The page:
Boris has, to say the least, a chequered employment history. Leaving his first job as a consultant within one week (1987) of joining, he shuffled to The Times on the basis of family connections and was fired for lying (1987) by the newspaper's editor. Subsequently, he joined The Daily Telegraph where the respected Tory politician, Chris Patten (ex-Governor, Hong Kong) stated that he was 'one of the greatest exponents of fake journalism' (New Statesman, 4th March 17).His regular columns established his staunch support for a general Conservative agenda through a punchy mixture of pseudo economics and home-grown blue-collar rhetoric, colourfully pushing the nationalist buttons of anti-immigration and an 'independent UK free from the constrictive rules of the EU which were obstructing the UK to reach its glorious potential'. But he has precedents.

I had been waiting to read Hilary Mantel's latest book, 'The Mirror and The Light'as the lockdown seemed an appropriate time to dig deeper into Tudor crimes. It is the concluding novel of her spellbinding trilogy about Thomas Cromwell - the Chief Minister, and his rise, fall and death at the court, if not at the hands, of King Henry VIII.  While Henry has been acclaimed for making significant progress in building England's naval powers, legalizing the union of England and Wales and clearing the way for female monarchs, his memory is forever enshrined as a lustful king who broke away from Rome's reins to satisfy his need for a succession of revolving door queens.

In order to wed his second wife, Henry commenced on a series of machinations, from seeking annulment of his first marriage to stoking the fires of rebellion towards the Roman papacy, described as 'the whores of Babylon' by men who desired the break from an external overseer.

When his anointed negotiator Cardinal Wolsey failed to achieve his goals, Henry exerted the authority of the state to obtain his annulment. To settle 'the king's great matter' in his favour, he called a Reformation Parliament in 1529. It acted with record legislative speed, enacting 137 statutes in seven years, which ended with the desired regal aim of removing the English Church from the centuries-old control of Catholicism. It was a lengthy, bloody, highly politicized process carried out at the behest and for the benefit of one man. It resulted in Henry being proclaimed the Head of the Church 'as far as the laws of Christ allow' and incidentally resulted in the untimely death of two of his six wives and sixty-three noblemen who stood between him and his own brand of religion.

In the 16th century, the general masses had some dissatisfaction with papal authority. Stray rebellions had been voiced especially with regard to Bishops squeezing maximum revenue from the peasantry, but the majority of the people were surprised at how these feelings were institutionalized and moulded into a vehicle to drive through permanent changes that were geared to suiting the king's personal needs. The separation between the kingdom of a lesser man and that of a higher God had been abolished, principally to pave the path of England's supreme mortal, Henry VIII.

5) For whom the bell tolls

[Segment seven of the orange is finished]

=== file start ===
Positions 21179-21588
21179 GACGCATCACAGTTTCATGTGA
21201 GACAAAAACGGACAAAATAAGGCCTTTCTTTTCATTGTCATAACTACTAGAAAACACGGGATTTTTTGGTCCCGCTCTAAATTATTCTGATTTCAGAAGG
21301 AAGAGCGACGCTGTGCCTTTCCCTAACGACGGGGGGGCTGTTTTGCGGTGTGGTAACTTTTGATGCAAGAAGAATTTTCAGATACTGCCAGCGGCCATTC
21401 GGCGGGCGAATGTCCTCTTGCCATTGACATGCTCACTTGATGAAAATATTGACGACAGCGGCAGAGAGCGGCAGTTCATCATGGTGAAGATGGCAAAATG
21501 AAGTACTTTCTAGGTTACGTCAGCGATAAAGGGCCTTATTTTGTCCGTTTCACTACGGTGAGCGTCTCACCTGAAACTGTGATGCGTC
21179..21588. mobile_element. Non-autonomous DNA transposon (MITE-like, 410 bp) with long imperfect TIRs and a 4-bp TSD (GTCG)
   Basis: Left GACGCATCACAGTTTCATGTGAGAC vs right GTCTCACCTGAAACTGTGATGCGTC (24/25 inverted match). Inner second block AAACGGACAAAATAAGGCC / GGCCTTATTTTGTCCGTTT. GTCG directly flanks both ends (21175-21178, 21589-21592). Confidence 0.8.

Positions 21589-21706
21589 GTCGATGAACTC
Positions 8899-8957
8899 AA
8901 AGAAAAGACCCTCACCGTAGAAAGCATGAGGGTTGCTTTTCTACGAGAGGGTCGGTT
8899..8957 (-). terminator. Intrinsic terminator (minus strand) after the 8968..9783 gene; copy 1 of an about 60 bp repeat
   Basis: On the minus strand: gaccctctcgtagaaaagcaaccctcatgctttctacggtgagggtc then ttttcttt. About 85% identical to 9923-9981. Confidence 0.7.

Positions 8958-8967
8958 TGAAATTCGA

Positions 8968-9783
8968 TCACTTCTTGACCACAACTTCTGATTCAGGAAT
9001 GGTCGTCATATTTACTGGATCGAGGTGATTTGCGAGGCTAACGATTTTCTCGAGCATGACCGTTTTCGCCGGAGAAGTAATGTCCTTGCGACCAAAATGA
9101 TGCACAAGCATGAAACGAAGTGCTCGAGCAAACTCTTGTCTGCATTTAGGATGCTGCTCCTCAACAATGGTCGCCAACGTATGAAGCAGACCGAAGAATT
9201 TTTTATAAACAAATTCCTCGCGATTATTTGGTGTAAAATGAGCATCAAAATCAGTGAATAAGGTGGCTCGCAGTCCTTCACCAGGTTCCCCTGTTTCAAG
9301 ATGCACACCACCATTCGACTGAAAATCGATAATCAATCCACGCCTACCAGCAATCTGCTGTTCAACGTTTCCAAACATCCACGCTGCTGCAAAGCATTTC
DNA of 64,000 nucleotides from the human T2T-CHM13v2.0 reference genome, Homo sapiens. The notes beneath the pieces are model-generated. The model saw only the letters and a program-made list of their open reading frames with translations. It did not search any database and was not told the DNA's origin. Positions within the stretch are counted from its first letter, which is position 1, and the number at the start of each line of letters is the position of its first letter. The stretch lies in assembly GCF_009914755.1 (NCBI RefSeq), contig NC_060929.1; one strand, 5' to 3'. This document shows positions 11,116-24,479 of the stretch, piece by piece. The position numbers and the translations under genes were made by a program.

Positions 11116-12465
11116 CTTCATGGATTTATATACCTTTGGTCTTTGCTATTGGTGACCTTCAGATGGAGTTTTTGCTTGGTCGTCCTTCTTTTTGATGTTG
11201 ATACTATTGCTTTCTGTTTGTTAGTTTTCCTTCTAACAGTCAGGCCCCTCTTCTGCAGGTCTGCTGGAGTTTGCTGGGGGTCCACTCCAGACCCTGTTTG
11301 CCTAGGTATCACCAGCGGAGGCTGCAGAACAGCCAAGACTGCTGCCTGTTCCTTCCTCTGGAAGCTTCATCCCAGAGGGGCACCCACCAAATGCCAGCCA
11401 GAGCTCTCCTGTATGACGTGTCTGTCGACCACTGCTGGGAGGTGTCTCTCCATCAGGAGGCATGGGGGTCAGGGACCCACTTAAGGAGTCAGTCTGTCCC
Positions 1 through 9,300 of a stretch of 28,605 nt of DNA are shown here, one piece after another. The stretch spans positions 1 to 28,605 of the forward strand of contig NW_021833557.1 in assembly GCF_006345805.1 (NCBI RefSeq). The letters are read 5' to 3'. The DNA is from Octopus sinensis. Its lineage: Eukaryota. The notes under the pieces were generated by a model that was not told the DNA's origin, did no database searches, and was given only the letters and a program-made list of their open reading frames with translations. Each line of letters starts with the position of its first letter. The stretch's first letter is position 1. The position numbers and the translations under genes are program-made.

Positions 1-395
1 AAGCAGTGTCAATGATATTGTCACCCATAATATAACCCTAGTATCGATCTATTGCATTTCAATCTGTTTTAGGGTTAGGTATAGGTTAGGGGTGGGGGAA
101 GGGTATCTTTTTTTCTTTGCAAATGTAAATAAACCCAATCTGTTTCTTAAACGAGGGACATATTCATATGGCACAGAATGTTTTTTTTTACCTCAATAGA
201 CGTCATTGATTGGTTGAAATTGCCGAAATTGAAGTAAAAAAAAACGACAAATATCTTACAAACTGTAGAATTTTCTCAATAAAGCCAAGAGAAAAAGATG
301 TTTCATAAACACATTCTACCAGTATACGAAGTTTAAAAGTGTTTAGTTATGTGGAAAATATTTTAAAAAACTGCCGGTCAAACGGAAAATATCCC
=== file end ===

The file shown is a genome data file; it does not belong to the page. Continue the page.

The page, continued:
What's the matter, you silent?

Sorry, just thinking.

What about?

Oh, what we will be cooking for supper today.

Four centuries, eight decades and six years later, Brexit is a ghostly reminder of England's departure from an established European order to suit the needs of the ruling class. Without going into the details of the slippery slope that led from David Cameron's ill-fated referendum (Brexit was not supported by the three main parties representing 87% of the popular vote) to Boris squinting over the podium outside No. 10 and roaring ' this …means Brexit is now the irrefutable, irresistible, unarguable decision…putting an end to all those miserable threats of a second referendum' (I News, 13th December 19).It was a remarkable political coup for a polemicist who had not been offered a seat by his own Conservative party at the start of his political career. The power of no-truth slogans, jokey racism and individual economic misfortune of the working class was targeted at the immigrant population and a distant set of restrictive European rules.

Dominic Cummings's bare-faced lies on bus sides(Save £ 350 million for the NHS) accomplished the goal of the 'ruling class' yet again. The present professional politicians and their merchant backers had for years shuddered to think that their hereditary grasp on the sceptre of power was slipping forever with the increasing alignment with EU rules. They feared that their chance of slipping into Henry VIII's golden hose and purple doublet was disappearing the longer the UK remained within the EU and intertwined itself to a pan-European future. After the election, there was no chance of that happening now-except that Covid emerged left of centre.

Mohammad Reza Pahlavi was the last Shah (Emperor) of Iran from 16 September 1941 until his overthrow by the Iranian Revolution on 11 February 1979.  He was largely considered a puppet of the West, which propped him for almost four decades, as their previously nationalized oil companies had full access to Iran's reserves. His internal tool to control dissent was SAVAK, a synonym for brutal torture and arrest of thousands of (mostly) communist dissidents, again with the wholehearted supported of his American masters.

While the Shah concentrated his repressive attention on them, he ignored the rise of the mullahs whom he considered to be conservative and not a significant threat to the monarchy. It is a lesson in being blindsided by an unexpected series of events which have been under-rated while gloating in the spell of an immediate success.

(To be continued…)

    
Saiful Islam is based in London